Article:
The conversation in startup land has shifted from building in public to, hey, maybe let’s just figure things out internally before we scream to the masses.
At least that’s what I’m gleaning from the growth story of Murmur, a startup that wants to make decision-making easier for private companies. Built by entrepreneur Aaron Dignan, Murmur launched its closed beta in 2021 with a vision to create a public forum of private work agreements so companies could scale remote policies faster.
Now Dignan is back, nearly two years later, to say that early-stage founders on Murmur’s beta had a separate-yet-related product request that has now taken priority: they want a better way to make collaborative decisions, no meeting required.
Murmur is currently working on a collaborative platform that helps companies make decisions in an open and feedback-oriented way. Employees and executives can go in and propose a change, make a work agreement around it and then ask for approvals with a deadline ticking in the background.
It’s a smarter Google Doc, meant to be built with a decision-making framework in mind — whether that be figuring out a way to productize the back-and-forth of a compromise, or optimize for more eyes before an agreement is set in stone. Fundamentally, the product is a bet on the idea that companies want a smarter way to work in a remote-first environment, one that factors in time zones as more than an inconvenience.
“People do not like to read and they do not like to write — you have to think about that when you build a product and that means that people are looking for a way to make decisions with less work,” Dignan said. While Murmur is still focused on transparency and public agreements, it’s also working on an artificial intelligence writer that will allow employees to whip up a proposal for, say, a four-day work week within minutes.
Dignan also hinted at a Slack tool that will listen to conversations and, if someone writes the word “should” or “what if” in a channel, pop up a bot in a private DM that’ll ask if they want to make a proposal around the idea. While that certainly raised some questions for me around privacy, Dignan stressed that users will be able to choose which channels the feature pops up on and train it to be more thoughtful over time. The Slack feature is not available for general users right now, to be clear — only alpha users.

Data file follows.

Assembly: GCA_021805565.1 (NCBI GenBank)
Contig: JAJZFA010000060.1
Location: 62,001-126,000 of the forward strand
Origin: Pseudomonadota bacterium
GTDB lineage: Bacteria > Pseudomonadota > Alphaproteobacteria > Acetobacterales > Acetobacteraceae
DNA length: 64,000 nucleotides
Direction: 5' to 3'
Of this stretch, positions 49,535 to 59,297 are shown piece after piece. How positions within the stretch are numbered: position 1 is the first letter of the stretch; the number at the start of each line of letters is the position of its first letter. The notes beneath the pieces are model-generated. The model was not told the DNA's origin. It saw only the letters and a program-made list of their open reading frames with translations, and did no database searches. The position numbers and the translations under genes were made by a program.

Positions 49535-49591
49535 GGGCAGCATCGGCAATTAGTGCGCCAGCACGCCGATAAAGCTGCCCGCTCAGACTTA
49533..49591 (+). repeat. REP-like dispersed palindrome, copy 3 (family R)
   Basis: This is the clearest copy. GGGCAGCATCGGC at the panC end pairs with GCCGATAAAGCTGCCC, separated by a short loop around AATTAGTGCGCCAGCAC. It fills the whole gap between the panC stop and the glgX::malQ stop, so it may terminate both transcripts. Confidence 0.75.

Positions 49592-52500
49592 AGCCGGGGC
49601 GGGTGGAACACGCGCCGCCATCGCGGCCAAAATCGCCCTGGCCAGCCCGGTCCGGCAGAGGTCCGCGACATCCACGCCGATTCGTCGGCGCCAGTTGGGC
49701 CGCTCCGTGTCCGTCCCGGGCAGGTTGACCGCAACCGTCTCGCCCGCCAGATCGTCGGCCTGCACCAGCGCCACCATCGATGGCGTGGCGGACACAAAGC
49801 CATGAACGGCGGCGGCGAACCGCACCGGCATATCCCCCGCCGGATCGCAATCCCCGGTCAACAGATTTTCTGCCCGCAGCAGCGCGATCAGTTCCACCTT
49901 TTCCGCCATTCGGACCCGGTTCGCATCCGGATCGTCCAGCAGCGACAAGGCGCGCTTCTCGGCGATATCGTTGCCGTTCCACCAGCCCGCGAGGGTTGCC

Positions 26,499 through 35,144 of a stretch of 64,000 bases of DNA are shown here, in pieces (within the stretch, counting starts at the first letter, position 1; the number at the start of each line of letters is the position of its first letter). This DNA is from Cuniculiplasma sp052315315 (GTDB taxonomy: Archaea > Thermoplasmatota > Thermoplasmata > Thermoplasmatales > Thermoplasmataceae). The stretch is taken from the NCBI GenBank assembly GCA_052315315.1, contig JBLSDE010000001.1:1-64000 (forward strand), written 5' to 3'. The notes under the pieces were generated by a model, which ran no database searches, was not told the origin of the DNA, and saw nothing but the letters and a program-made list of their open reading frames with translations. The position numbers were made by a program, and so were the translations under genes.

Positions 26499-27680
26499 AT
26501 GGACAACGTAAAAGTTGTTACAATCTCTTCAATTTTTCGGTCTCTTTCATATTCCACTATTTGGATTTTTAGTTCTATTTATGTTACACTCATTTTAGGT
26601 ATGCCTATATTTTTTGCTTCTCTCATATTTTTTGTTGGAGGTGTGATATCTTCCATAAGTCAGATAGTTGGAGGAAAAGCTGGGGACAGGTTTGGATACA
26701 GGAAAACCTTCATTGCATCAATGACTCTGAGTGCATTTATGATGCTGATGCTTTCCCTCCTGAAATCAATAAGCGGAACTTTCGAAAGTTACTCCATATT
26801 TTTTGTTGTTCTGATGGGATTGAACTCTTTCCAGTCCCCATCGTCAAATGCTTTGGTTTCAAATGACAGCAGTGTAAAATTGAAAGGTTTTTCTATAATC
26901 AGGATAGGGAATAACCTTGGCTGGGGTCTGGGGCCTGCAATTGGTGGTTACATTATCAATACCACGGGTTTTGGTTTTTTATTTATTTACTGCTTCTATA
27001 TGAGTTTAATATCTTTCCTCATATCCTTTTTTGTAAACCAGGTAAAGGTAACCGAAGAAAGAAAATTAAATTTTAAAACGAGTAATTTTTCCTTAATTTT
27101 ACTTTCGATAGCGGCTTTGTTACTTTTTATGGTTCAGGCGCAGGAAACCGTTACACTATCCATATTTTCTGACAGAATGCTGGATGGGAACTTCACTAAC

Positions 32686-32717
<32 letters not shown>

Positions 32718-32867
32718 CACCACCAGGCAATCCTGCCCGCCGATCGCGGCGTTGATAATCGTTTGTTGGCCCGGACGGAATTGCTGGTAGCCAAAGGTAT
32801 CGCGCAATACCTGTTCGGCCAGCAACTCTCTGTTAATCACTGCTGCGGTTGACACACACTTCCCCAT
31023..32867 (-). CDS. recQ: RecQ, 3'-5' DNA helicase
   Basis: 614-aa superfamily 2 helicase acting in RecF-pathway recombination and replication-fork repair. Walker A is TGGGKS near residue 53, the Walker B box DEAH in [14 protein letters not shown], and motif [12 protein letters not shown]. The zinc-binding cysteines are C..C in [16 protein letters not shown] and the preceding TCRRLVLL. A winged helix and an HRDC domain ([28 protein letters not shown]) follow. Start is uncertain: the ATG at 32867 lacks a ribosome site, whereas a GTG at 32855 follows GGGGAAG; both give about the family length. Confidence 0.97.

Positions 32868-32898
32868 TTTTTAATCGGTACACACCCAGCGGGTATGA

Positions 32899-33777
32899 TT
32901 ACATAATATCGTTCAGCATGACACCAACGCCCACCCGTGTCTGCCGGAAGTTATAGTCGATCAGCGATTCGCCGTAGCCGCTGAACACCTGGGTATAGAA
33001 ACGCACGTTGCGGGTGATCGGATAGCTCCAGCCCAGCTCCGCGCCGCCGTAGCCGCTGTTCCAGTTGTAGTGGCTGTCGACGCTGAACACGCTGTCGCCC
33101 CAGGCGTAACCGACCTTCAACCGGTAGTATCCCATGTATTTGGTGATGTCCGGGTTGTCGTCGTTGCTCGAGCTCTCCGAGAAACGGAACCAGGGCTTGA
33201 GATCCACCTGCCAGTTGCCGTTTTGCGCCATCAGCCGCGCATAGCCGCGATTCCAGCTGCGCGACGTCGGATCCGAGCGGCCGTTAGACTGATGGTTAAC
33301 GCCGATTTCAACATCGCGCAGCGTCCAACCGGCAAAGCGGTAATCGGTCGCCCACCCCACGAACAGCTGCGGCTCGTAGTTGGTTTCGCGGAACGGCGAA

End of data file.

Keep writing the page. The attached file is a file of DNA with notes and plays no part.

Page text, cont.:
Murmur’s goal, and biggest challenge, is figuring out the right entry point for its product. Should it sell to decentralized autonomous organizations? Universities? Big Tech? Early-stage startups? Each potential customer has an entirely different goal and incentive structure around decisions. At this point, out of the 100 most active accounts on Murmur, less than a quarter would be considered tech companies, according to Dignan. Top customers include Adidas, Bitly and Philippine Space Agency.
Dignan thinks interest in a tool like Murmur boils down to how serious a company is about building inclusion and transparency into their remote work policies.
“It’s a weird cross-section where some people in the startup game have this mindset, but a lot don’t,” he said. “In general when we have tech founders on Murmur, they’re a second-time founder because they’ve been to the puppet show, they’ve seen the strings, they see how things go wrong at scale and how when you blitzscale, it gets even worse.” Dignan added that, when he’s talking to some founders, his message is that “this is going to seem like a little bit of overkill to you, but I promise, it’s not.”
While waiting for tech to hit a point where the weight of remote work is too much, Dignan doesn’t seem to be sweating his industry’s complacency. And neither do his investors.
Murmur’s broader product vision has helped it close an $8 million round co-led by Asymmetric and Greenfield, with participation from all the investors in its prior round, including Lerer Hippeau, SemperVirens, Human Ventures and Vitalize. For just a murmur, that’s a pretty loud sign of validation.